Wednesday, 5 October 2011

What goes around ...

Far adrift from its North American migration route, this much-travelled Sandhill Crane made landfall in Scotland and was subsequently tracked southwards along the east coast, eventually arriving at Boyton Marshes, Suffolk.
Had the Sandhill Crane lingered in Aberdeenshire, I might well have spent last weekend in Scotland rather than Iceland. It didn’t so I didn’t, and that, by rights, should have been that.

Come Monday, however, the extraordinary Sandhill saga resumed with the news that the bird was lingering at Boyton Marshes, Suffolk, having turned up there the previous day after being tracked along much of the English east coast. My flight from Reykjavik hit the tarmac at Gatwick around 1 pm, and an hour later I was heading north on the M23. The family were expecting me home in north London, but I knew they would understand … all it would take was a 150-mile detour and an extra three hours at the wheel (plus a couple more on foot) before I made it home.

Preparing for departure - the restless crane gets itchy feet.
So at about 5 pm, after an unexpectedly long walk from the village of Boyton, I reached a small crowd on the seawall overlooking an area of rough pasture. And there in a distant ditch was a red crown patch on a long grey neck, occasionally poking upwards into view. As soon as I set the scope up the bird jumped up out of the ditch and stood in full view on the bank, an amazing and incongruous sight in this remote Suffolk setting.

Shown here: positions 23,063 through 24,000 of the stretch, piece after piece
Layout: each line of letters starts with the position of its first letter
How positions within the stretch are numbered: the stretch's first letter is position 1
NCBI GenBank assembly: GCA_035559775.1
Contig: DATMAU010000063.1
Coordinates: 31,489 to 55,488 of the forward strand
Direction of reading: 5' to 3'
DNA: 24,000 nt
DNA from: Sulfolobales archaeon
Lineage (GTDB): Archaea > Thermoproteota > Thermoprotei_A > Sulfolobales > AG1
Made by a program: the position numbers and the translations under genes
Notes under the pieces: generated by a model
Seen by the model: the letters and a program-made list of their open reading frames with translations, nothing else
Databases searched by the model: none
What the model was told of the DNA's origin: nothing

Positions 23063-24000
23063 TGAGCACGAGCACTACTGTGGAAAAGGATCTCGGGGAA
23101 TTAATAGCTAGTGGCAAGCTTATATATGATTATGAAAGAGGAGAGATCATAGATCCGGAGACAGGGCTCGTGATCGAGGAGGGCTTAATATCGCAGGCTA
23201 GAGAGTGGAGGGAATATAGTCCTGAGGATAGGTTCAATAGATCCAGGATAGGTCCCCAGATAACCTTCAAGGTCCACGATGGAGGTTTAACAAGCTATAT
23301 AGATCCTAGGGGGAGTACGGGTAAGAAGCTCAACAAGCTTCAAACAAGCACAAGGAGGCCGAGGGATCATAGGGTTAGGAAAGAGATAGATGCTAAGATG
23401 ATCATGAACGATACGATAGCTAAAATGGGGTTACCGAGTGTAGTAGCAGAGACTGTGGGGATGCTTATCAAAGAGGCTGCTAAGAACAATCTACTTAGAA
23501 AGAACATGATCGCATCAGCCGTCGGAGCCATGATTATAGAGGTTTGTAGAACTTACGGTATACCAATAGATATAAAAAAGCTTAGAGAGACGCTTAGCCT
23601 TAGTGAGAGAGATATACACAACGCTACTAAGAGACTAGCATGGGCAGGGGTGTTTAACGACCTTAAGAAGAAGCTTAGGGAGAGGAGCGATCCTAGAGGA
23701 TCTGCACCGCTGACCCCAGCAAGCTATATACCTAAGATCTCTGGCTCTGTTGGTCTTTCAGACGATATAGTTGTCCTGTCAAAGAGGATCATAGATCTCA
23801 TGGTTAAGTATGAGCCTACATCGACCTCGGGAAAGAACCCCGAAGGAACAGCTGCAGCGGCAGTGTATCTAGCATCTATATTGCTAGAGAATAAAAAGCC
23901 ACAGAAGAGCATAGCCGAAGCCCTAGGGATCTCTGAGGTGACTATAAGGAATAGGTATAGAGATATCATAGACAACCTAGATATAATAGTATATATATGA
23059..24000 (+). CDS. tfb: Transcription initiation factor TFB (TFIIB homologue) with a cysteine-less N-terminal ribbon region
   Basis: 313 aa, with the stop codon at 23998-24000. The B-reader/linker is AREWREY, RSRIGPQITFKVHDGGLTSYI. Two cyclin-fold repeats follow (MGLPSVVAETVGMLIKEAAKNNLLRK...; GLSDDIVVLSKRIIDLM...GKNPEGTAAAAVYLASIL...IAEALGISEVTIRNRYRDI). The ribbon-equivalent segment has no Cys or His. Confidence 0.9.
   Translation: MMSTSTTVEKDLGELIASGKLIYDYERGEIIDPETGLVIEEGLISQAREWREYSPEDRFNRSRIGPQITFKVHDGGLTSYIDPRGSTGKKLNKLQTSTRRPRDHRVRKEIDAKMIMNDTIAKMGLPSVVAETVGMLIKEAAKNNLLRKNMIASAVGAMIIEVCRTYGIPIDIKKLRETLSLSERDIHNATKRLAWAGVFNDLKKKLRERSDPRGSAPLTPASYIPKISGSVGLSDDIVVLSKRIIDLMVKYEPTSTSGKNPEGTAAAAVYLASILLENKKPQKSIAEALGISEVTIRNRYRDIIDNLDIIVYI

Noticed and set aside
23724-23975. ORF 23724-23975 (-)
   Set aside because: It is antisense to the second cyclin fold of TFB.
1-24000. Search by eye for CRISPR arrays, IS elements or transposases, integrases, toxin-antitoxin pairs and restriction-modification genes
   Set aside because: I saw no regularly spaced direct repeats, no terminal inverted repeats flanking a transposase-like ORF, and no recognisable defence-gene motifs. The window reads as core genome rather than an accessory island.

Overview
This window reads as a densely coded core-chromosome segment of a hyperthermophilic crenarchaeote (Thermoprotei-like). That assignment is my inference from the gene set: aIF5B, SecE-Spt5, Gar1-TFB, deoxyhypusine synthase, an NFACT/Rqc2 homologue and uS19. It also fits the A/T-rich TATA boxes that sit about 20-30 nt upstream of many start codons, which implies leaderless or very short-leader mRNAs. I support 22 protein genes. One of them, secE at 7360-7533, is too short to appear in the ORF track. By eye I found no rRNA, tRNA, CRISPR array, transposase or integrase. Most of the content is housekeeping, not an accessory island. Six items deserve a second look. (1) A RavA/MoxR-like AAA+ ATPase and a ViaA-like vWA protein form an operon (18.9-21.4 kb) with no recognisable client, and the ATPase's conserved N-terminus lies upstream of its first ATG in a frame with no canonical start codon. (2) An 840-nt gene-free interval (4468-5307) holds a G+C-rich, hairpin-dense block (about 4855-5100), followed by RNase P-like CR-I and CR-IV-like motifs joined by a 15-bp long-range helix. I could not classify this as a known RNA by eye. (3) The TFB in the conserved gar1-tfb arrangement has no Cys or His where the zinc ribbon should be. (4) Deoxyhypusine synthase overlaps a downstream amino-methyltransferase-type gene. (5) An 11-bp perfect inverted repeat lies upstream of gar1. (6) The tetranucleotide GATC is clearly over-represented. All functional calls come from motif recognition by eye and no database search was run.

We have lift-off - but it proves to be only a temporary relocation northwards.
As I started to take photos, the crane began running along the bank of the ditch, beating its wings to gain lift, and flew in a tight circle before heading north – a brief but spectacular encounter. It came down almost a mile to the north, but close enough for a few more scope views on the walk back to the car. I was shattered after the early start, flight, long drive and foot slog, but had enough adrenaline in the system to keep me going for the drive home. What a finale to the weekend’s birding.

* Thanks to David Callahan, Bob Watts and Stuart Piner of Rare Bird Alert for the updates and directions that made this impromptu homecoming twitch possible.

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